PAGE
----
top of page

Search Results

15 items found for ""

  • Negative emotions and risk perceptions peaked the same month that looking at statistics also peaked

    In March, people were most likely to look up COVID statistics every single day. Negative emotions to COVID-19 peaked that same month. From May-December, emotions and looking at statistics every day then both remained fairly steady. It is still unclear whether negative emotions led to seeking out statistics or whether seeking out statistics led to negative emotions, as discussed in this New York Times piece. Scientists and clinicians can do their part to present statistics in ways that improve understanding, and consumers can also seek out information to help them use statistics more appropriately.

  • Perceptions of numbers of cases and deaths are underestimated but track actual cases and deaths

    We asked our participants to predict the numbers of infections in 2020 six times from February to December and to predict the number of deaths in 2020 five times from March to December. Numeric estimates of COVID-19 infections and deaths increased dramatically after March 2020. In March itself, however, when negative emotions were highest, our participants’ predictions of deaths and infections were quite low. Participants underestimated both deaths and infections, but their estimates increased as infections increased fairly well. Whereas the median estimate of infections was 13,500,000 by the end of the year, the actual number of infected in the U.S. in 2020 was over 20 million and the number of deaths exceeded 350,000 by December 31st. But estimates of cases and deaths didn’t correspond to people’s perceptions of their own likelihood of catching COVID-19 However, even as cases and deaths rose in April and later, participants’ estimates of their own likelihood of getting coronavirus remained steady. Logically, as cases rose, people should have thought that their likelihood of getting it was higher. These are the percentage who thought they were “somewhat likely” to “completely certain” to get coronavirus. Instead of relating to the numbers of cases and infections, the perceived likelihood of getting coronavirus tracked emotional reactions instead (see below). When people judged their own likelihood of COVID-19, they may have used their feelings to assess their risk more than they used the statistical rates of cases around them. These findings are consistent with the idea that knowledge of the numbers does not necessarily lead people to understand what those numbers mean for them. Indeed, as we’ve discussed in the New York Times, people who spent more time looking at statistics were more fearful and seemed to focus particularly on negative news, such as death rates vs. survival rates.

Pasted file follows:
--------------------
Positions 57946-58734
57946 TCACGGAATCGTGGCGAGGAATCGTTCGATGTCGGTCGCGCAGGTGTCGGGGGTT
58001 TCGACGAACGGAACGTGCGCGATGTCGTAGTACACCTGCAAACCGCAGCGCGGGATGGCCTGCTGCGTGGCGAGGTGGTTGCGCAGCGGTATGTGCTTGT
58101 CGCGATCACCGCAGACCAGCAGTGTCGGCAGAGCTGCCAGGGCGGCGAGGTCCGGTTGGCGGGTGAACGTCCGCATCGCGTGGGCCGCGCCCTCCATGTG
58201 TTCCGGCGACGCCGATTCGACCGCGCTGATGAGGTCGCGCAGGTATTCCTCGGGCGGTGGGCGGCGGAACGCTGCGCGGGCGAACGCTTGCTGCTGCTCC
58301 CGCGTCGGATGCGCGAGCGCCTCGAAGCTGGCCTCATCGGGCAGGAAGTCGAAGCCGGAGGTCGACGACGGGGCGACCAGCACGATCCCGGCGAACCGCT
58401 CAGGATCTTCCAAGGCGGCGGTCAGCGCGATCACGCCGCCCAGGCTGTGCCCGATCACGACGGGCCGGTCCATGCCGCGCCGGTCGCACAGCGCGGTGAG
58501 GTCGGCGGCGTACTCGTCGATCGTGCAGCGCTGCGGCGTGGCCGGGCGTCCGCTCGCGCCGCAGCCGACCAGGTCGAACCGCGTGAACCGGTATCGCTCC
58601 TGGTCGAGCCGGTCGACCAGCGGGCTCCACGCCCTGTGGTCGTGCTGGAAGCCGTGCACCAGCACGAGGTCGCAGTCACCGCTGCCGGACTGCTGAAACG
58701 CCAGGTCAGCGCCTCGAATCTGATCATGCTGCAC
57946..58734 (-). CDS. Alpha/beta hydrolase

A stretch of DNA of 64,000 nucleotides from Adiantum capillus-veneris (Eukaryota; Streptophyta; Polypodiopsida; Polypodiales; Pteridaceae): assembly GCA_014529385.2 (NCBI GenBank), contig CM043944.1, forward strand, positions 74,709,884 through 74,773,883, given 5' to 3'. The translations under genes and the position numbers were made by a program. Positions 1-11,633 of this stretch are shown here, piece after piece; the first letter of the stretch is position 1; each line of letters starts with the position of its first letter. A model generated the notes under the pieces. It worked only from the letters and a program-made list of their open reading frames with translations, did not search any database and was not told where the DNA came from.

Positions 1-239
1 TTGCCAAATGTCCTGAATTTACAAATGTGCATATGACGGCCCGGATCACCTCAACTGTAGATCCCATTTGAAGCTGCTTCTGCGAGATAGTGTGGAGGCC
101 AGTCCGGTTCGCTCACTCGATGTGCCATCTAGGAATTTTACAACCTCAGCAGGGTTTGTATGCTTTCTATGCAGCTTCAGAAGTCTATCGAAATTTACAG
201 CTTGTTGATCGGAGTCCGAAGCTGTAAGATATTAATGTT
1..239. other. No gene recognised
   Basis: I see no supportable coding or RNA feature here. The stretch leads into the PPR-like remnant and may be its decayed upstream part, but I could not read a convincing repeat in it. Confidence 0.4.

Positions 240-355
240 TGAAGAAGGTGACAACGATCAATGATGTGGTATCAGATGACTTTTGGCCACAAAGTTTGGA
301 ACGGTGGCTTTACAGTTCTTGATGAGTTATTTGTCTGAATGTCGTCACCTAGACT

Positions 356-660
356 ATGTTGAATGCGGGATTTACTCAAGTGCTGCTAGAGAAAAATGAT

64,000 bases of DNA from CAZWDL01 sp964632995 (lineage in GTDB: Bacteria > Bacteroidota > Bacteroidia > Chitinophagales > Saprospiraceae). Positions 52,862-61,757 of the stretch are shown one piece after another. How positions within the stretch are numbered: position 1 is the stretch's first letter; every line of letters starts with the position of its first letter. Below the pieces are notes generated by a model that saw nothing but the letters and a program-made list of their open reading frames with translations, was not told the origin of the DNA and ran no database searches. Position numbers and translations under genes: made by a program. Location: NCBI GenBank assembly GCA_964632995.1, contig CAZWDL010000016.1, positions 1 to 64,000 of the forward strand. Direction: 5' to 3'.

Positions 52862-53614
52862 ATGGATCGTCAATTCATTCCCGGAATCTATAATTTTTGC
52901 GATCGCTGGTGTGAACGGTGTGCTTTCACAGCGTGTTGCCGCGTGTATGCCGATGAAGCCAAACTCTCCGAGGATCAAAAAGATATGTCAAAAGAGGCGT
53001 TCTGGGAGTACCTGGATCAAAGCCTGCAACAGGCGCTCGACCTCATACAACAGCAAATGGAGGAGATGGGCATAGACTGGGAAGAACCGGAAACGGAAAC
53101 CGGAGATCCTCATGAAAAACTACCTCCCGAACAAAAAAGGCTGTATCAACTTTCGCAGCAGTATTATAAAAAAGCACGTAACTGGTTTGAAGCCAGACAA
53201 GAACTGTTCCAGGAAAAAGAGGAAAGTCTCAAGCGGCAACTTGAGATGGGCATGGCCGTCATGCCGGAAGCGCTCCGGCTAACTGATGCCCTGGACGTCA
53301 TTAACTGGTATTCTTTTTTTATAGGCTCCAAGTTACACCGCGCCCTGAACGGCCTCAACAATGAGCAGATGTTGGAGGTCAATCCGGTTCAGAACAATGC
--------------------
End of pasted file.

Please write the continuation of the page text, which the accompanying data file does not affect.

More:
• Trust in doctors & clinicians and scientists was high and remained high throughout 2020

    Doctors & clinicians, scientists, and the CDC were consistently trusted by most of our sample from March to December. In contrast, President Trump, the news media, and the American public were distrusted by the majority of our sample. Trust in President-elect Biden was lower than the CDC, doctors & clinicians, and scientists. This finding was due to trust in professionals being more bipartisan. Thus, these results provide a measure of hope—even in our increasingly polarized society, Americans still trust the experts when it comes to health recommendations . Our piece in The Conversation discusses in more detail why this trust is so important. However, even doctors are not immune from spreading disinformation as discussed in our piece on the Why Social Science blog and sometimes may need help in providing accurate numeric information to patients and others; see our “4 tips to help you figure out tricky stats” in The Conversation.

bottom of page